Before I had a say in what I would wear, my mother’s clothing discretion leaned heavily toward the pink and frilly. With one male and one female child, she had full access to the gender binary, but the lines didn’t usually blur. Baby Lauren wore girlish pink one-piece swimsuits with ruffles and matching bonnets and sunglasses, and looking back at pictures, I was as precious as can be. But Baby Lauren wasn’t concerned about feminist principles so much as not getting sand on her feet and walking toward the waves, then running away screaming when the tide came in.
I spoke with my mother over the phone while she was at work about the idea of this sexualizing swimwear, and she bounced ideas off of her female co-workers who had female children. One woman argued that bikinis on children may not be appropriate because they are not designed to properly fit a child’s body, and expose too much skin.
“These children are dressing up as adults far too early,” said my mom. “If you make them wear fashion trends when they’re little, they’ll want to follow fashion trends their entire life. Why cant they be kids for a while?”
Feminspire writer Sully Moreno, who remembers wearing bikinis as a child, disagrees. “It seems weird for people to think that children need to cover up more than adults,” she said.
My mother and I agreed on the reason I wore one-pieces, which didn’t have a thing to do with fashion: my “outie” bellybutton. My mother feared other children might make fun of me for having an outie, and she was right. Playmates told me it looked like I had a little penis, which made me feel gross and ugly. But children will find ways to be cruel regardless of fashion choices.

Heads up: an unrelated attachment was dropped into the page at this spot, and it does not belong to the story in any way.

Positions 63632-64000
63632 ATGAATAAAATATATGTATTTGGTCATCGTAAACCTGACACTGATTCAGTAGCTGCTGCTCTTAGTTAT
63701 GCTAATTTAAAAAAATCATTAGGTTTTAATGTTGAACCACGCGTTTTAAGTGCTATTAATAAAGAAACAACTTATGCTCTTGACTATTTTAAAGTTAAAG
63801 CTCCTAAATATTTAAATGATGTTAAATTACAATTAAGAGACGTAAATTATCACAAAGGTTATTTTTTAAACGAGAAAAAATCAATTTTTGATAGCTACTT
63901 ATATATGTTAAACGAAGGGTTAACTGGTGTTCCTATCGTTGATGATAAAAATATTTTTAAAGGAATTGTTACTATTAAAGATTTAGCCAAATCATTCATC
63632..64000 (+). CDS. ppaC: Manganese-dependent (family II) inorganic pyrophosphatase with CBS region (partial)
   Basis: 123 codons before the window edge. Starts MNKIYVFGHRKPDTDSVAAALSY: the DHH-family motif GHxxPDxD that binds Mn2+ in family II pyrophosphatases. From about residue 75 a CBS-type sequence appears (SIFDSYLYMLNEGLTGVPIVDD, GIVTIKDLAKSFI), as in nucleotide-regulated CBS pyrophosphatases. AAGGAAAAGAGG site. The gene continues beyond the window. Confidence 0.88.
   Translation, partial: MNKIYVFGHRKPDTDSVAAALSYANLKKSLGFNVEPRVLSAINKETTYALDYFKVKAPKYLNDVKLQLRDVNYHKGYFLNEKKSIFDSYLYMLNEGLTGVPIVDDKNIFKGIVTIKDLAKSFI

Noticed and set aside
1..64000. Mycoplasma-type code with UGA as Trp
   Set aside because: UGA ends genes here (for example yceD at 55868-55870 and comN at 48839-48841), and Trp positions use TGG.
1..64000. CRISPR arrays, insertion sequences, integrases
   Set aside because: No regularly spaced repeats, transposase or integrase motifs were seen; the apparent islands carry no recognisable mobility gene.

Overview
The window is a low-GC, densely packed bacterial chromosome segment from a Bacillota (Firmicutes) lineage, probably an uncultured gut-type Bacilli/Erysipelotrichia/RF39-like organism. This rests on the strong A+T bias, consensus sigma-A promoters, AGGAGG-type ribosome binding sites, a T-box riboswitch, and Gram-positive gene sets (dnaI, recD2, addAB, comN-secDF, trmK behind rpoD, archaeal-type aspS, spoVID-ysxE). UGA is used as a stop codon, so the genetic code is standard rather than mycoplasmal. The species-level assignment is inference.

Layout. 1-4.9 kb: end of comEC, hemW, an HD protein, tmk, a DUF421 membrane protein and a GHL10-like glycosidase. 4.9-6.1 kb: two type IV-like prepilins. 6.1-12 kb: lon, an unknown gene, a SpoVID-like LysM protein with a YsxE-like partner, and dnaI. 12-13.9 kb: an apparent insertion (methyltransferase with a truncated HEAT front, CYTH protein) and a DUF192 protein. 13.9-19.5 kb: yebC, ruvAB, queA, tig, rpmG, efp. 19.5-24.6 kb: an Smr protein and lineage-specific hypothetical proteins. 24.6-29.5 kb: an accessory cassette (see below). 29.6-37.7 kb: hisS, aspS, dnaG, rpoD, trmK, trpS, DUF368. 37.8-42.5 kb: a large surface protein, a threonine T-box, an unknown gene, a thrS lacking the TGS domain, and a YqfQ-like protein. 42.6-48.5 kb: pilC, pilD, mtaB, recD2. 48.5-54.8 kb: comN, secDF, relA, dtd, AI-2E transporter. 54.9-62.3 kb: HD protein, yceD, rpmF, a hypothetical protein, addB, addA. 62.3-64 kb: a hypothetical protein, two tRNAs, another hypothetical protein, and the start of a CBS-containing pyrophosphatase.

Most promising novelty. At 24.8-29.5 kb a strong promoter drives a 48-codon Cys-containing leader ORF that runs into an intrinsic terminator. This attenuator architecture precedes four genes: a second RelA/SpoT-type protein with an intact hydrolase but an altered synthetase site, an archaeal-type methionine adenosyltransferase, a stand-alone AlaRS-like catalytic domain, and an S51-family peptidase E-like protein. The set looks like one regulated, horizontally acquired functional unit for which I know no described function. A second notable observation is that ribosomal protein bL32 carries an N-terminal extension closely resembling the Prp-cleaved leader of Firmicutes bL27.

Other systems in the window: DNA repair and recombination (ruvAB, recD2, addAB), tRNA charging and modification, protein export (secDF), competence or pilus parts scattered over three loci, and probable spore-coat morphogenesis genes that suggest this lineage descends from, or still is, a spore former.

Another clothes-related story from my childhood involves a closet full of dresses I was more than happy to wear, until one day I wasn’t. “I don’t want to wear dresses anymore,” Pre-Grade School Lauren said.
“Children at some point have a mind of their own and start arguing with parents about what they want to wear, and it happens a lot earlier than you might think,” my mom said.
From then on, I was wearing everything from light-up sneakers and sweatshirts to my Pocahontas Halloween costume to school. I was being a kid, not following fashion trends, and most definitely not worrying about being “sexy.” I was already carrying the weight of concepts such as “What do I want to be when I grow up?” and “If I evolve my Evee now, will my Pokemon team be strong enough to beat the Elite Four?” I had no time for pattern mixing.
That line of reasoning may be where my views on fashion as a young adult are rooted. I buy and wear clothing that makes me feel good, whether that means professional, flirty, snuggly or sexy. I feel like a baby giraffe when walking in heels, so I stick to ballet flats. I sometimes feel uncomfortable about being large-chested, so I research types of tops that will downplay my breasts. I’m spending my hard-earned money on my wardrobe, so I try to buy reasonably priced items I can wear over and over.
Before following trends I follow my heart, and I think that’s the kind of woman Baby Lauren would have been happy to grown-up to become.
What do you think of Elizabeth Hurley’s swimwear line? Do you think fashion is sexualizing children too young, or is something else to blame? Share your thoughts in our comments below.
Written by Lauren Slavin